Aloha,
    Charlie
    I agree. But i just like to have the facts first.from what I understand the op
    Was just speculating how it happened(most likely he is rite).
    I do feel there should be no thing called a recreational Ccr, they all should be considered tec gear m

  6. #16
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    Re: Mk vi fatality - portugal

    I don't believe it is practical nor desirable to attempt to engineer out all the potential human factor issues inherent in rebreather diving. a well trained, DISCIPLINED diver is the key to safely diving rebreathers, imho. if you do not have the type of personality that lends itself to this type of discipline, you should not be diving rebreathers. period.

    we are seeing some similar scenarios in commercial aviation with the tremendous dependence on automation in the cockpit. as a result, the skills necessary to cope with faulty or failed automation by the flight crews have in some cases, deteriorated. there has been a move a foot recently to reemphasize more discipline on the part of the crews in manual control of the machine, an emphasis i entirely agree with.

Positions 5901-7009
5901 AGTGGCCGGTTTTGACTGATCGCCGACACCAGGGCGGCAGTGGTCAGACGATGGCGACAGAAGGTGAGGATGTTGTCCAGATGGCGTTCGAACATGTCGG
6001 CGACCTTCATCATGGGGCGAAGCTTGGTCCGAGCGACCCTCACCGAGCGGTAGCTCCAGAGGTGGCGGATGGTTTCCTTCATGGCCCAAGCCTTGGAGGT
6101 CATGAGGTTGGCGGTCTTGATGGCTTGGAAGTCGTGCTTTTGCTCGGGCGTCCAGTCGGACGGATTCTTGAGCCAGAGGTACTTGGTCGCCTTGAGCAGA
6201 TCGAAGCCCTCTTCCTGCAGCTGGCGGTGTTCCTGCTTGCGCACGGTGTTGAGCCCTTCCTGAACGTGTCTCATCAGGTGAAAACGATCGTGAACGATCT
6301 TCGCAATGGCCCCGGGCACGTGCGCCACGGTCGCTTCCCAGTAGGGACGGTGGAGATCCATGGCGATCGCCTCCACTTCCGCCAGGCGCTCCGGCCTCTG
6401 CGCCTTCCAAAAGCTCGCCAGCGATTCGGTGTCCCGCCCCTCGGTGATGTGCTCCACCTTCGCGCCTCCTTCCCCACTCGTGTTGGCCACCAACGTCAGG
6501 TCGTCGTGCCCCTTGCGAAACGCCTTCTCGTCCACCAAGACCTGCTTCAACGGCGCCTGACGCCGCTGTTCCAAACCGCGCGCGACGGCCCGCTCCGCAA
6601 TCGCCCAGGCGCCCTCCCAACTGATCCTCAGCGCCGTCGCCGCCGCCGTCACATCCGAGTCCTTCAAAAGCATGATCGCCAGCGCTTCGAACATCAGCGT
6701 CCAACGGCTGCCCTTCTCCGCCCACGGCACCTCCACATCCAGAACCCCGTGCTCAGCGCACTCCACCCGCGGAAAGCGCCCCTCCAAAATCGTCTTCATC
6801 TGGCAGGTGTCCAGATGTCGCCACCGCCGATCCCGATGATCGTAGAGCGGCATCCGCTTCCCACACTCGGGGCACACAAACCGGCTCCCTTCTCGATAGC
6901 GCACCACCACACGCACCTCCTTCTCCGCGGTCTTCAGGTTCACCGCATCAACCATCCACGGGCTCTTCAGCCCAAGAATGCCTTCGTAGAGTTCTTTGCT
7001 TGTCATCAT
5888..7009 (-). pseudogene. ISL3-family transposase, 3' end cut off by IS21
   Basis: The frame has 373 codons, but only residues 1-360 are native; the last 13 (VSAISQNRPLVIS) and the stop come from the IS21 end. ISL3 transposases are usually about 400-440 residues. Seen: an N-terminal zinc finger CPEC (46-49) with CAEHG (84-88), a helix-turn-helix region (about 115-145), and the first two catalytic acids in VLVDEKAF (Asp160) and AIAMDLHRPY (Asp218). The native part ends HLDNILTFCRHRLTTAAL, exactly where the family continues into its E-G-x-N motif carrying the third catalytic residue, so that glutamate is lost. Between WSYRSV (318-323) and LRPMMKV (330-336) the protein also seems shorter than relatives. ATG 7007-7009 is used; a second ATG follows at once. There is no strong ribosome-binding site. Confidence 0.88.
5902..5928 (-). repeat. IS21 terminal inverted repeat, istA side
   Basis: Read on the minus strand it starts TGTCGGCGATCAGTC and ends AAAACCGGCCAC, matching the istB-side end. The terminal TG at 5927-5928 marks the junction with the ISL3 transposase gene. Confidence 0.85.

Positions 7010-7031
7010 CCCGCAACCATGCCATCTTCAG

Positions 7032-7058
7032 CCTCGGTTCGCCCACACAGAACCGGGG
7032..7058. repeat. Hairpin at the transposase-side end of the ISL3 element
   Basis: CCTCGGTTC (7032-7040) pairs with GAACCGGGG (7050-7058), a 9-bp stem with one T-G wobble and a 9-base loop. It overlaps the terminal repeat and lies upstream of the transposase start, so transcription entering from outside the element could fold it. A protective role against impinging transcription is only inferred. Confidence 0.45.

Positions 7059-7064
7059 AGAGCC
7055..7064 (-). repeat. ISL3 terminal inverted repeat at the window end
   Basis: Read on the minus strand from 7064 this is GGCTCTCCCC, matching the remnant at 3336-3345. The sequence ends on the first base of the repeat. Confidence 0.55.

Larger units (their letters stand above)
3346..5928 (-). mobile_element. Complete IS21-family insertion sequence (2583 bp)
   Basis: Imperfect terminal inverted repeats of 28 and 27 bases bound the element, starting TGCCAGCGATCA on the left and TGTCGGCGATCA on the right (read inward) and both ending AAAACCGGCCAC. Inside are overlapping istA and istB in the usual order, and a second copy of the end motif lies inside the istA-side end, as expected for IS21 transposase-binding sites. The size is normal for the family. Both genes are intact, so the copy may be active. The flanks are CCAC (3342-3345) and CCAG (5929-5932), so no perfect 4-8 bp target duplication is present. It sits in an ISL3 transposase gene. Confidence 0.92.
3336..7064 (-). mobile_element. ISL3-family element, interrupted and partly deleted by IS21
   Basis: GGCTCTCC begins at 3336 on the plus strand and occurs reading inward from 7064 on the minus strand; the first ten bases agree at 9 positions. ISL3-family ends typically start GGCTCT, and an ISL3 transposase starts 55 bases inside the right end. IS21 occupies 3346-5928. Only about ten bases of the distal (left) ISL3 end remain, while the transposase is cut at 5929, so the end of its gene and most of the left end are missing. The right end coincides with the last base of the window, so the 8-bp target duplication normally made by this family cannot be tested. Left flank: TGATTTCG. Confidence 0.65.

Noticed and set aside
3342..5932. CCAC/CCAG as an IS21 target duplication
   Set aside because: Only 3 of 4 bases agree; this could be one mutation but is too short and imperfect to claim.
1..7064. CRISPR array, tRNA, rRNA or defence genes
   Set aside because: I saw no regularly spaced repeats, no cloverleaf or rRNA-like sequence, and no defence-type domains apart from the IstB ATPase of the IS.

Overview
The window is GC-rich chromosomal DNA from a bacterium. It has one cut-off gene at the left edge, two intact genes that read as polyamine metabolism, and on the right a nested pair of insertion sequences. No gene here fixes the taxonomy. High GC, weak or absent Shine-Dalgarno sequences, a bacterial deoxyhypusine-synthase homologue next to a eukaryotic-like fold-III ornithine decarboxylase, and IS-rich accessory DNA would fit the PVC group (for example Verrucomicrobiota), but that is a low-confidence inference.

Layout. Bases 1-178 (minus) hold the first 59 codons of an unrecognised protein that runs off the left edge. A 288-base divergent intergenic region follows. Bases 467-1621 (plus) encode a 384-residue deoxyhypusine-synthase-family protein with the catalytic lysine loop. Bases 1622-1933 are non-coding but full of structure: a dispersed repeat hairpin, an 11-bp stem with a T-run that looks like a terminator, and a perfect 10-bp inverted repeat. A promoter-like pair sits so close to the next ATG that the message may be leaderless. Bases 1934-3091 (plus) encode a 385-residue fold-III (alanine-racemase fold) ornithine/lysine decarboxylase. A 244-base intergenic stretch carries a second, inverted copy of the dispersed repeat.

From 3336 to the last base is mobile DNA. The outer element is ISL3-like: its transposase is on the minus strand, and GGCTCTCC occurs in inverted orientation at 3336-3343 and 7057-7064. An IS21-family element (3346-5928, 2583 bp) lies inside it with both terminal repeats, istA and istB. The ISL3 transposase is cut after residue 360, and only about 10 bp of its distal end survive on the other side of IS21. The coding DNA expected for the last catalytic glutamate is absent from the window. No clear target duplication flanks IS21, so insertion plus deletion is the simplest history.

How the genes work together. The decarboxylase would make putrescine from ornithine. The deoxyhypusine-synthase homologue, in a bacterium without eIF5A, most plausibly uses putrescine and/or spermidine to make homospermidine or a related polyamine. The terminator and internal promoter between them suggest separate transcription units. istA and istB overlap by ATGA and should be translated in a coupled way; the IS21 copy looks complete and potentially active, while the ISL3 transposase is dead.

you must have the discipline to ALWAYS:

    1) use checklists in assembly, pre dive and pre jump.
    2) abort a dive prior to water entry with any know critical item failure.
    3) never, ever dive a unit that you have not personally assembled or have overseen the assembly of.
    4) follow SOP's! ie, pre breath the unit for at at least 3 to 5 minutes prior to jump, don't cut corners!

    the effort to widen the market for rebreathers, to large numbers of "recreational" users, ie, build a "human error proof" machine by the use of of technology and automation is not, I believe, realistic at this point in time. I don't believe the current state of the art at the targeted end level consumer price point is there.... maybe some day, but not now.

  7. #17
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    Re: Mk vi fatality - portugal

    Quote Originally Posted by swadiver  View Original Post
    I don't believe it is practical nor desirable to attempt to engineer out all the potential human factor issues inherent in rebreather diving. a well trained, DISCIPLINED diver is the key to safely diving rebreathers, imho. if you do not have the type of personality that lends itself to this type of discipline, you should not be diving rebreathers. period.